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They are Barristers, Solicitors, Legal Executives and Licensed Conveyancers. The largest categories are the Barristers and Solicitors. Legal Executives and Licensed Conveyancers are…
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Download file to see previous pages Solicitors were more concerned with office work such as the preparation of contracts for clients. Since 1991, solicitors with a little extra qualification have been allowed to act as advocates before the highest courts. On the other hand, barristers can now deal directly with professional clients without the intervention of a Solicitor. Many commentators believe that the two legal professions, once almost entirely separate, are slowly entering a state of gradual fusion as both are training and qualifying themselves to serve in the capacity of the other.
Solicitors require a practicing certificate if they are to be involved in legal work. An exception is made for those in local government, commerce and industry. In 1996 there were 8702 firms of solicitors in England and Wales which earned at least £15,000 per annum, with 4,377 of those firms classified as sole practitioners.1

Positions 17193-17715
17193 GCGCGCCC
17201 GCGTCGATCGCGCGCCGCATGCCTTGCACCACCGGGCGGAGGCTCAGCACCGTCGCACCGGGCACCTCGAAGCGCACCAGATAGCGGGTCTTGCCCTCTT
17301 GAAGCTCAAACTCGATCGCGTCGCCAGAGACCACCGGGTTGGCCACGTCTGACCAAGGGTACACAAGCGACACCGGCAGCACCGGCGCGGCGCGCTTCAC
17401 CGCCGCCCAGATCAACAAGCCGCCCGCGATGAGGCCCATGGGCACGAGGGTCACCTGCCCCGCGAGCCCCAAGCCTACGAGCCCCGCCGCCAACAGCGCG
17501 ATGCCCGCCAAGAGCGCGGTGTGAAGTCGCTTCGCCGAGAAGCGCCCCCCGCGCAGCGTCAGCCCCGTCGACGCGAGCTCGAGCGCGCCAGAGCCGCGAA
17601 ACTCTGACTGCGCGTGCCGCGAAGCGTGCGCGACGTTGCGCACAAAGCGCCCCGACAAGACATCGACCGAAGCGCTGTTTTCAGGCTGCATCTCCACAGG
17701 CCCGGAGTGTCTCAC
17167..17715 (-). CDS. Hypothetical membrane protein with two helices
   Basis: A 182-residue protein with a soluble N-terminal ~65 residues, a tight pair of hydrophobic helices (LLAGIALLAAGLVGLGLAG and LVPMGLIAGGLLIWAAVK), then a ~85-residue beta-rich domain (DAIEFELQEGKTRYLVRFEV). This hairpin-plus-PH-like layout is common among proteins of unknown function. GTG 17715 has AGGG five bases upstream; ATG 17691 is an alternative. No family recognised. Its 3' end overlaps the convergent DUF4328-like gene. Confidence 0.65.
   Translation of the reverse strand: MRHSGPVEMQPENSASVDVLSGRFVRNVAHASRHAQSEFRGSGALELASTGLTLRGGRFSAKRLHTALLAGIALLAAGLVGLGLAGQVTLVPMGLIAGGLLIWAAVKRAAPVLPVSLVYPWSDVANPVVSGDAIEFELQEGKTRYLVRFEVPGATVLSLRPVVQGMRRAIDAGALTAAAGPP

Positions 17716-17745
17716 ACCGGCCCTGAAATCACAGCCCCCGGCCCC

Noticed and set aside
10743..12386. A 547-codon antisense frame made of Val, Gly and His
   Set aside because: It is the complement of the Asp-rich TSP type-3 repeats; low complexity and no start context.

There are also Legal Executives who qualify separately from both Barristers and Solicitors. Legal Executives carry out lower-level procedural or transactional work and must work under the supervision of a Solicitor. These functionaries are classified as paralegals in other countries. The practice of having Licensed Conveyancers started in 1986. They work separately from solicitors and are focused on domestic property transactions. The profession has its own system of qualification.
The legal profession is largely self-regulated. The chief methods of regulation are; restrictions on entry, restrictions on advertising and other means of promoting a competitive process within the profession and restrictions on fee competition. The associations that regulate the practice of legal professionals are largely independent of government control.
The main tool for regulation of the legal profession comprises the limitations imposed on who may enter into the legal profession. To become a solicitor one must take one of two degree routes or, ...Download file to see next pagesRead More
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